The Geography of Poverty

Between 2014 and 2017, photographer Matt Black has traveled over 50,000 miles across 46 US states, photographing the country’s designated “poverty areas” communities whose poverty rates are in excess of 20%.

According to the Census Bureau’s measure of poverty – $ 11,490 annual income for one person or $ 23,550 for a family of four – over 43 million people qualify as poor in the US. At the same time, the share of income going to the top one percent of the population has more than doubled since the 1970s. At the very top, the richest 0.1 percent’s share of the national wealth has tripled.

From the deserts of the Southwest through the Black Belt in the South, to the post-industrial, former factory towns running midwest and northeast, to Native reservations across the Great Plains, “The Geography of Poverty” gives its focus to America’s most marginalized communities and highlights the country’s growing gap between rich and poor.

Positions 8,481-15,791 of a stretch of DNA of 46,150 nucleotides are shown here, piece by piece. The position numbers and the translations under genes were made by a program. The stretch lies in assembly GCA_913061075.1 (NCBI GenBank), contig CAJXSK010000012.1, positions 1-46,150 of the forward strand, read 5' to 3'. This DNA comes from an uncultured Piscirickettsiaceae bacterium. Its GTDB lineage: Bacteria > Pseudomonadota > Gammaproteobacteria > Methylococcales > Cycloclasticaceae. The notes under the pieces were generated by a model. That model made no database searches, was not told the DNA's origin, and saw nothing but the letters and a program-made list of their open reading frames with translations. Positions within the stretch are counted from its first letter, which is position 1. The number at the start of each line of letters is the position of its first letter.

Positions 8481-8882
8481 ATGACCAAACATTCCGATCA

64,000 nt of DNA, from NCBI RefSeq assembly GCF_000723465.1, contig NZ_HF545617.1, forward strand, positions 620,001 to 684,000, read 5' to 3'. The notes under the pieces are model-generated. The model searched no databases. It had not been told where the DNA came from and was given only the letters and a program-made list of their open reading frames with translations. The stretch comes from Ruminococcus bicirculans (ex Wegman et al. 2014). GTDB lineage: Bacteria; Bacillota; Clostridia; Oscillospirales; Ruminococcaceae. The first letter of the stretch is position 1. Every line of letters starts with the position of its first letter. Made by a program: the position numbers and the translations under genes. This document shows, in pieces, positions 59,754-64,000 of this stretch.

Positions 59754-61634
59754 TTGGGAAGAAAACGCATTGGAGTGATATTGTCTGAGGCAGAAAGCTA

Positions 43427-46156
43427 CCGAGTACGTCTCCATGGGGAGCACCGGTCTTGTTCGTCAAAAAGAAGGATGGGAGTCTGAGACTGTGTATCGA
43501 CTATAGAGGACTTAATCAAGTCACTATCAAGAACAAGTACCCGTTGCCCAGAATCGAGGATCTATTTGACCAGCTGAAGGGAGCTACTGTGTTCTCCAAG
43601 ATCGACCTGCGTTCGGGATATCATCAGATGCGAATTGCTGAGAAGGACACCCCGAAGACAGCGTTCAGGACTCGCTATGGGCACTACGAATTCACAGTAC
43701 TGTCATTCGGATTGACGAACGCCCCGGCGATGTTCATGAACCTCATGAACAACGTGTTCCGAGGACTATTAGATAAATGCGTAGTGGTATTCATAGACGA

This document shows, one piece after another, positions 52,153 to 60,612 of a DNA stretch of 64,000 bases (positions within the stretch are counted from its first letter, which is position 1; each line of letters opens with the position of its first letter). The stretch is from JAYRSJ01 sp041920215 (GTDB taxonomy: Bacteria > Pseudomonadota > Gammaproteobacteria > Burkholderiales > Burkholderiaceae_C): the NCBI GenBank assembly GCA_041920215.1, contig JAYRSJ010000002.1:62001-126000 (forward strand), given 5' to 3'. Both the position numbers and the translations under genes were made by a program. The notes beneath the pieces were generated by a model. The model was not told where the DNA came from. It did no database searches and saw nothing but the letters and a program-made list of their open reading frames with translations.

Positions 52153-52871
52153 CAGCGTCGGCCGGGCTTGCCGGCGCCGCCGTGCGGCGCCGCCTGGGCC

The Geography of Poverty

Number of photo

30 prints, 1 blow up


Black and white, 30 prints framed and mounted on dibond 3 mm, 1 blow up


30 prints 84 x 84 cm, 1 blow up 52 x 211 cm

Frame size

86 x 86 cm (thickness 4 cm) in lime wood

Linear development

29 mt minimum (spaces not included)

Download the datasheet